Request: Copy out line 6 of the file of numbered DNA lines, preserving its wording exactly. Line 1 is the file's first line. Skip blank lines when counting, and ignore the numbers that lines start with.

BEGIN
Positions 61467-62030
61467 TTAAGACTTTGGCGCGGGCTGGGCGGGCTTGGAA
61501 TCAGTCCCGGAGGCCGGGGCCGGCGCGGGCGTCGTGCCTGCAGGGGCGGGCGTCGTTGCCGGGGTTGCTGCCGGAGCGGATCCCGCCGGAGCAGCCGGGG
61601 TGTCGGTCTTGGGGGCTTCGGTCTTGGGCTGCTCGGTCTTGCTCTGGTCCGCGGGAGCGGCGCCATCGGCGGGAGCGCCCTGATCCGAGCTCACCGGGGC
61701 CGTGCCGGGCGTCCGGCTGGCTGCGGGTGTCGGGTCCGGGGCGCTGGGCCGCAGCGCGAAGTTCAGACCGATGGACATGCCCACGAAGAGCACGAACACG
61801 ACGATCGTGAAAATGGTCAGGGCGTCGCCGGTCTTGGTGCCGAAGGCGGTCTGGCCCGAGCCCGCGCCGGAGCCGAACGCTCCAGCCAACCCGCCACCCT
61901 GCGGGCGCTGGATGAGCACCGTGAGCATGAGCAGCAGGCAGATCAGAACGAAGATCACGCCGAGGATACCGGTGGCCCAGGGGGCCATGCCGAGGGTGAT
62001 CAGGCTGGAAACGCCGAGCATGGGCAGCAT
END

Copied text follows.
61801 ACGATCGTGAAAATGGTCAGGGCGTCGCCGGTCTTGGTGCCGAAGGCGGTCTGGCCCGAGCCCGCGCCGGAGCCGAACGCTCCAGCCAACCCGCCACCCT